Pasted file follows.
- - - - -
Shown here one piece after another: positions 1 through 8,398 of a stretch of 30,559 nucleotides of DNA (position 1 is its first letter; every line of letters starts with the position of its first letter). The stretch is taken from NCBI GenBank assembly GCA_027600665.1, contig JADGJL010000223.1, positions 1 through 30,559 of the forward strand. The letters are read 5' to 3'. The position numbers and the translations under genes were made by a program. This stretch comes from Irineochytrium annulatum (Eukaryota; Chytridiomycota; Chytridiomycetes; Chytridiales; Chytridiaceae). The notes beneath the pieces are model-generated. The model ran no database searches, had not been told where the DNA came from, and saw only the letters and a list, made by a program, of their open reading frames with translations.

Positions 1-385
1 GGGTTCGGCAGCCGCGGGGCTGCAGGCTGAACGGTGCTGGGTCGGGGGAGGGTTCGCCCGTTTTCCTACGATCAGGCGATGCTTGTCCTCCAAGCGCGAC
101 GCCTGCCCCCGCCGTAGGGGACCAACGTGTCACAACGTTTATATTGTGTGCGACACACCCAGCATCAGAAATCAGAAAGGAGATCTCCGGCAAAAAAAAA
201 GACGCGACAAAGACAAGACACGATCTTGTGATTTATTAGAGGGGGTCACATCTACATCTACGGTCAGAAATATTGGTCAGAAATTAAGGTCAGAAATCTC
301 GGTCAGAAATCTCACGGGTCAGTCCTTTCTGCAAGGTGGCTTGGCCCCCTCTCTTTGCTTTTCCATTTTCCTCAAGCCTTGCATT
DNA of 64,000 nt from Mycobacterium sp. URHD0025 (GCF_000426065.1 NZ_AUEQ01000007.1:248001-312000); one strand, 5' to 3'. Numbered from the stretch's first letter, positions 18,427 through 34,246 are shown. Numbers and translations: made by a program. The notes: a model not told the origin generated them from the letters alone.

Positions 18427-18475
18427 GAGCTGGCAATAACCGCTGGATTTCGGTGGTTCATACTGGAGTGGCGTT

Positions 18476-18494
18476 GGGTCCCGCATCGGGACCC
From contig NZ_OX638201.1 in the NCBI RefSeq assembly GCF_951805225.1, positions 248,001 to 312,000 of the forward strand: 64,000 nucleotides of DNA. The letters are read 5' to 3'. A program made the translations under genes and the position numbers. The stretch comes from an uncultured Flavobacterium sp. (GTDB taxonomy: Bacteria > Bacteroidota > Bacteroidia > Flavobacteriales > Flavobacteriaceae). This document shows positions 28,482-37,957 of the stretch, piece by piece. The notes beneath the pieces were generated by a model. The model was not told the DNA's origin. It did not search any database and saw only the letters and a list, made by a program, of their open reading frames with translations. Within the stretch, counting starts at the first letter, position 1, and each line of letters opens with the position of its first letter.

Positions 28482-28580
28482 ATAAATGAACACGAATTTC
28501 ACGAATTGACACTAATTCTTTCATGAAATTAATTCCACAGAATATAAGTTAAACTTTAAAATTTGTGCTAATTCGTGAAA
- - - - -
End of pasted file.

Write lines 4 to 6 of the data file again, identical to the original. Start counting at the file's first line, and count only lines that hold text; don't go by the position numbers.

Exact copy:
101 GCCTGCCCCCGCCGTAGGGGACCAACGTGTCACAACGTTTATATTGTGTGCGACACACCCAGCATCAGAAATCAGAAAGGAGATCTCCGGCAAAAAAAAA
201 GACGCGACAAAGACAAGACACGATCTTGTGATTTATTAGAGGGGGTCACATCTACATCTACGGTCAGAAATATTGGTCAGAAATTAAGGTCAGAAATCTC
301 GGTCAGAAATCTCACGGGTCAGTCCTTTCTGCAAGGTGGCTTGGCCCCCTCTCTTTGCTTTTCCATTTTCCTCAAGCCTTGCATT